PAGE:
Fluor has completed a critical phase in the construction of a large terminal that will liquefy, store and load liquefied natural gas for export to global markets, according to a company press release.
The Irving, Texas-based company last week shipped the final module from its fabrication yard in Zhuhai, China, to the $30.3 billion LNG Canada project in Kitimat, British Columbia, Canada.
“Completing the module fabrication program is a major achievement for the LNG Canada project,” said Pierre Bechelany, president of Fluor’s LNG business. “This accomplishment highlights the success of the innovative approach of modular construction, which has enabled us to advance construction activities on site while working with local communities, a skilled local workforce and limiting environmental impacts.”
The project marks Canada’s first large LNG export facility and will serve an essential role in the country’s energy transition, said Jim Breuer, group president of Fluor’s Energy Solutions business.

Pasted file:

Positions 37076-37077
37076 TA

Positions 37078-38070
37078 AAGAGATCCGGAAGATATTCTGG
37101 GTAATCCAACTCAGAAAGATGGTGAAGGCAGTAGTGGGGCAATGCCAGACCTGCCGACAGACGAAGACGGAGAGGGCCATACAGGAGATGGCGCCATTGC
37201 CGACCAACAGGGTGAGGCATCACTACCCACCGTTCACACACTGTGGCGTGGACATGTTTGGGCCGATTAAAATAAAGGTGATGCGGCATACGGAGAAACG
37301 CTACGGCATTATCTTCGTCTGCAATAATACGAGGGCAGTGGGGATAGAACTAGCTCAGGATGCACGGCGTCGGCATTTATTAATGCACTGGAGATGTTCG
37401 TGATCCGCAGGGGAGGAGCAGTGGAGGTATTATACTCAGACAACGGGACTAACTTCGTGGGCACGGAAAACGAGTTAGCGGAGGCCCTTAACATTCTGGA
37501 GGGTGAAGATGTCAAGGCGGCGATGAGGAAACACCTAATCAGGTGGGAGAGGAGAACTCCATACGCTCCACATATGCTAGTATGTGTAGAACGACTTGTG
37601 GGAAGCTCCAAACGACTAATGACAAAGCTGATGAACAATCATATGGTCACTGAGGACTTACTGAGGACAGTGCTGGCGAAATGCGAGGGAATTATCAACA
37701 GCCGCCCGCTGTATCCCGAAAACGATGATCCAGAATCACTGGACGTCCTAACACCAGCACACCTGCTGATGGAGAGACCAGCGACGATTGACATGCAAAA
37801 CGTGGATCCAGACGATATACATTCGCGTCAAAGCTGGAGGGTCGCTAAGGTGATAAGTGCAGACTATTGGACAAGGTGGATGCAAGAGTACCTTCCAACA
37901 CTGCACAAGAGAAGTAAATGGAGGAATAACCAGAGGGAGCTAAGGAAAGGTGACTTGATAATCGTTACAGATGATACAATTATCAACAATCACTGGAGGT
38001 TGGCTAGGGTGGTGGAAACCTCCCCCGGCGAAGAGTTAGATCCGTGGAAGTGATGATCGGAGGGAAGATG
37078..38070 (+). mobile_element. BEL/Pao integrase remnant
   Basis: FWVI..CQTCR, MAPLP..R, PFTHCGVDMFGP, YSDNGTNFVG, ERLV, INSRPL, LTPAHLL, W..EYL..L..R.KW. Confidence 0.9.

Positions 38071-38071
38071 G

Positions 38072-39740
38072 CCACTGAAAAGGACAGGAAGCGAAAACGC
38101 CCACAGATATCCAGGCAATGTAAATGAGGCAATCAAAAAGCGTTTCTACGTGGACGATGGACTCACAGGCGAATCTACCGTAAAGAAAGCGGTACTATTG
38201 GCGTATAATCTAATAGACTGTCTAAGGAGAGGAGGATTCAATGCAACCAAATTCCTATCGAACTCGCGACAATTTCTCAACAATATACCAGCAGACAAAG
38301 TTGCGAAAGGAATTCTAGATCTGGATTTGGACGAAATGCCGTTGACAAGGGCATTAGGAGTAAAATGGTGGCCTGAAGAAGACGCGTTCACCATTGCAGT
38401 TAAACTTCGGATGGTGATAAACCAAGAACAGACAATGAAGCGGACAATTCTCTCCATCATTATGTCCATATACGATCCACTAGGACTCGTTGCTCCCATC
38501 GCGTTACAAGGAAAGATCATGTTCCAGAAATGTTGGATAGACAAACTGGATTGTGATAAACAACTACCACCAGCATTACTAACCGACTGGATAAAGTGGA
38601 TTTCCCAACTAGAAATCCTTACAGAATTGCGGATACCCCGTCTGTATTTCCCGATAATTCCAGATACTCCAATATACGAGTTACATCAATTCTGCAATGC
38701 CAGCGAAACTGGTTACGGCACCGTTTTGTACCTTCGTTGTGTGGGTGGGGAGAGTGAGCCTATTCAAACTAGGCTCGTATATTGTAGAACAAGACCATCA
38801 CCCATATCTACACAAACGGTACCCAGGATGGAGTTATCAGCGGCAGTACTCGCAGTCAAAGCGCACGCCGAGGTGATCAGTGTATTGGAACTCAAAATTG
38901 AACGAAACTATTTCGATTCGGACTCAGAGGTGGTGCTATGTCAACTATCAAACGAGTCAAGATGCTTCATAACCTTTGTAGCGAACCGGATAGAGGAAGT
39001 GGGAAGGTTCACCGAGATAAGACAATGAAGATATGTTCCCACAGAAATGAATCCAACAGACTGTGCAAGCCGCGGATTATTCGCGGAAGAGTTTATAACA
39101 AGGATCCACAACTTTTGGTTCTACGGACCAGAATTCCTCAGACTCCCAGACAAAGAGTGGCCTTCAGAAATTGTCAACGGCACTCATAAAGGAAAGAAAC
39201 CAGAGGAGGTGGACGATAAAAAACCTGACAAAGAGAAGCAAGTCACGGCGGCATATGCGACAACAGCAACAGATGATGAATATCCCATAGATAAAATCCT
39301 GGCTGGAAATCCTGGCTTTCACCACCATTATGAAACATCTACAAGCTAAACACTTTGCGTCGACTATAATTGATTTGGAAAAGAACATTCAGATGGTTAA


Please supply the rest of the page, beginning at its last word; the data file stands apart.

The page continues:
Fluor, along with its joint venture partner JGC Corp., is responsible for multiple aspects of the LNG Canada project, including:
- Fabrication and delivery of modules.
- Construction of the project’s infrastructure and utilities, marine structures and LNG storage tank.
The first major module, measuring 145 feet tall and weighing more than 5,000 tons, arrived in March 2022. In total, 215 modules of varying sizes have been received and stored at the project site, according to Fluor.
LNG Canada is a joint venture between Shell, Petronas, PetroChina, Mitsubishi Corp. and Korea Gas Corp. The project will have an initial capacity to produce 14 million tons of LNG per year, with the first shipment of LNG scheduled for mid-2025, according to the release.